Nature as a basis for a hobby and a love for the great Pacific Northwest outdoors became a passion upon retirement. Learning and growing in photography became a mission for Doug after guiding elementary and middle school kiddos for years.
Have you ever wondered where a picture was taken, what kind of a flower is that or what kind of a bird? Doug shares all he knows and often times his adventure into what makes the picture you are looking at special. You are welcome to take that information home and place it on the back of the picture for future reference!
My fascination with the natural world began long ago. I attended an elementary school in Bremerton, Washington called, "Olympic View Elementary." Olympic View Elementary was positioned in a manner that allowed for frequent viewing of the Olympic Mountains, getting on/off the school bus everyday, walking to the classroom, recess time on the playground, etc. As a result, I was afforded the opportunity to study the dramatic profile and status of the Olympics: The first snowfall? A snowfall that just reaches the lowest elevations? The spring melt? Summer's major melt? The Olympic's appearance was constantly changing. Fifty some years later, the mountains continue to draw my attention; though I live farther away and the Olympic's visual presence and impact is not as profound from Seattle's vantage point.
My older brother and wife introduced me to the world of hiking, leading to year's of exploration and extraordinary experiences in the Alpine Lakes and North Cascades. I hope to hike into the foreseeable future, though it's a bit more arduous than it used to be. My father hiked into his late seventies. He set a high standard. It was the hiking and remarkable landscapes that led to my fascination with photography and overburdened backpack. Next came the investment in photographic books: Ansel Adams, Pat O'Hara, David Muench, Robert Glenn Ketchum, Galen Rowell, and others. A couple of workshops in the mid-to-late 80s from Art Wolfe and Lee Mann further fueled the fire. Then it was practice, practice, and more practice. I learned that transparency film was not a very forgiving medium.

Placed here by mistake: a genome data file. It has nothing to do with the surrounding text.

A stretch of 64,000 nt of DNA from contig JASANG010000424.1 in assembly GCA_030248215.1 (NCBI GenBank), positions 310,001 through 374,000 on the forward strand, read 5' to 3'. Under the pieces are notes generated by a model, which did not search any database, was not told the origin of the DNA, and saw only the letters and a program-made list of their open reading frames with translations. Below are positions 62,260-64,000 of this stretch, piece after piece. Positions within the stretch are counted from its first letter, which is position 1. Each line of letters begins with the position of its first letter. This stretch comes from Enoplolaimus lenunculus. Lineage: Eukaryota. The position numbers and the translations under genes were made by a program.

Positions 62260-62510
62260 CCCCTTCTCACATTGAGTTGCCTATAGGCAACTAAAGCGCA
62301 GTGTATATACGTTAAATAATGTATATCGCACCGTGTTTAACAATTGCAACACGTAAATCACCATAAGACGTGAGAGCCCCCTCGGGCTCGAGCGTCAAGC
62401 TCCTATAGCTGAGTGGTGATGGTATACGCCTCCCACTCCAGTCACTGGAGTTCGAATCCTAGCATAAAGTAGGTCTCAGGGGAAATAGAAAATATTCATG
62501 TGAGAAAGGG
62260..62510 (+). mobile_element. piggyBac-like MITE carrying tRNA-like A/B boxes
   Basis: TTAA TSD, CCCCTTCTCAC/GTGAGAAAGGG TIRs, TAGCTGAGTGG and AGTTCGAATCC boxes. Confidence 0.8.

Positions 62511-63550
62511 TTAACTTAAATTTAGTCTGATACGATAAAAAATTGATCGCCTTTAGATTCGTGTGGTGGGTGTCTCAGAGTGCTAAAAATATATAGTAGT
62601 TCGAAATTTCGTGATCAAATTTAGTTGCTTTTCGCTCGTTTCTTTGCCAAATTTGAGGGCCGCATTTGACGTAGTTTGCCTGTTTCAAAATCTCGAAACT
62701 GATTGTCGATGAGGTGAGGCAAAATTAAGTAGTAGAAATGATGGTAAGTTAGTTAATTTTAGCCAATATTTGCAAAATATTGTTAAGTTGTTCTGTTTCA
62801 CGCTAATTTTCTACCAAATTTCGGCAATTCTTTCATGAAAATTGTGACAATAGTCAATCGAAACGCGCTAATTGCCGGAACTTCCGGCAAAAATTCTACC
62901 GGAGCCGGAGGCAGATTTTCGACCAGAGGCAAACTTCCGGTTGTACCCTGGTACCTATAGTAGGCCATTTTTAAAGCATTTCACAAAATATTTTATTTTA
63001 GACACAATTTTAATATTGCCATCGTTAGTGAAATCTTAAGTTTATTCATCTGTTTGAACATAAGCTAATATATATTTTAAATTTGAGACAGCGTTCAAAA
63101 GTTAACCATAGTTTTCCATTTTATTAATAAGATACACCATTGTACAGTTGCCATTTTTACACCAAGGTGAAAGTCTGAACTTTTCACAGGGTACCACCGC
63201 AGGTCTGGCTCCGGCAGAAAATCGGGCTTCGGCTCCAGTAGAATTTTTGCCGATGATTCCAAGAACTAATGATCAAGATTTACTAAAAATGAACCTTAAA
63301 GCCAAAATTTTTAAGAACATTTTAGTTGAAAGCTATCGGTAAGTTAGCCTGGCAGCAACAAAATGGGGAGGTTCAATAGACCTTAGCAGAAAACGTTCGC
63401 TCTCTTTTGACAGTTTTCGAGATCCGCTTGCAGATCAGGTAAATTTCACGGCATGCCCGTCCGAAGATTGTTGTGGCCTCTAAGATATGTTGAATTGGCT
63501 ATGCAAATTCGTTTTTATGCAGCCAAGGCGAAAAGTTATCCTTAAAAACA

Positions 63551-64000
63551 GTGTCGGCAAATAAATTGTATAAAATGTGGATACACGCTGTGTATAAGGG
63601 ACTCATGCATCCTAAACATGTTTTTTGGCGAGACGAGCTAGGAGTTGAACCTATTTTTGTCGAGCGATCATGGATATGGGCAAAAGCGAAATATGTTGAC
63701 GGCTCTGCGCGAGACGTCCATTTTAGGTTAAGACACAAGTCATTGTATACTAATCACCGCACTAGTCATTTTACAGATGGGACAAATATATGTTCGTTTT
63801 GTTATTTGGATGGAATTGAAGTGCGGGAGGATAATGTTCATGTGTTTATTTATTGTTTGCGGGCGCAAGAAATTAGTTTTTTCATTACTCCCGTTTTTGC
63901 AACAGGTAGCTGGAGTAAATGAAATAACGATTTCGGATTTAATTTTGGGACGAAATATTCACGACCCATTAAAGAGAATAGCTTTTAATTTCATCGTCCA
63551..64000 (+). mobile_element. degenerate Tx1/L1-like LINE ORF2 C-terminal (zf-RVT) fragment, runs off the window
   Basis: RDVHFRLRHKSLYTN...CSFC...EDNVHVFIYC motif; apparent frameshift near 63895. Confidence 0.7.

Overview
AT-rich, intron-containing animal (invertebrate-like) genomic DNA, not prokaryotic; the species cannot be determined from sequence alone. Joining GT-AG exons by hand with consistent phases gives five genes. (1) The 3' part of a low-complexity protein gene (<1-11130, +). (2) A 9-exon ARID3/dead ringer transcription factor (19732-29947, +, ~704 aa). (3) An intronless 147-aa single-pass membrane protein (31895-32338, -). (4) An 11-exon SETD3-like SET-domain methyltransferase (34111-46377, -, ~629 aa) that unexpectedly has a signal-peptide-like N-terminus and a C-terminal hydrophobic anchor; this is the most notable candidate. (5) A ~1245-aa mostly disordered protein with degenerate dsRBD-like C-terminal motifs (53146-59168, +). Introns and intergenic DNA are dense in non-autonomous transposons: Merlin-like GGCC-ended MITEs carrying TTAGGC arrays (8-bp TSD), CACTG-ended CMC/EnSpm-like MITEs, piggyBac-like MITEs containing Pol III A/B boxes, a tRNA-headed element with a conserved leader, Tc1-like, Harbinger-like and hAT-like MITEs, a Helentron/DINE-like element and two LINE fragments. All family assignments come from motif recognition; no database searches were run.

Young children and a busy life curtailed the hiking for numerous years. Instead, I turned my camera towards kids, photographing them in their various moods and activities, and selling images to small family magazines. They eventually grew up and my immediate subjects/models availability cratered. It became time to see if the world of hiking and western US travel could fill the photographic void. They did.
I was a late convert to digital photography; but once experienced, there was no going back. The immediate feedback in the field, the opportunity to correct errors in real time, and being able to download images to the computer and view them on a back lit screen was irresistable. I was hooked. In recent years I have enjoyed immensely, various journeys to the Southwest; including Death Valley, Valley of Fire State Park (Nevada), Zion, Bryce, and Capitol Reef National Parks as well as other venues. They are all remarkable places. I continue to find magic in the mountains, waterways, and coasts of our region. My wife has opened the world of flowers for me, and when traveling is not an option, I find great pleasure and challenge in photographing a wide variety of flowers.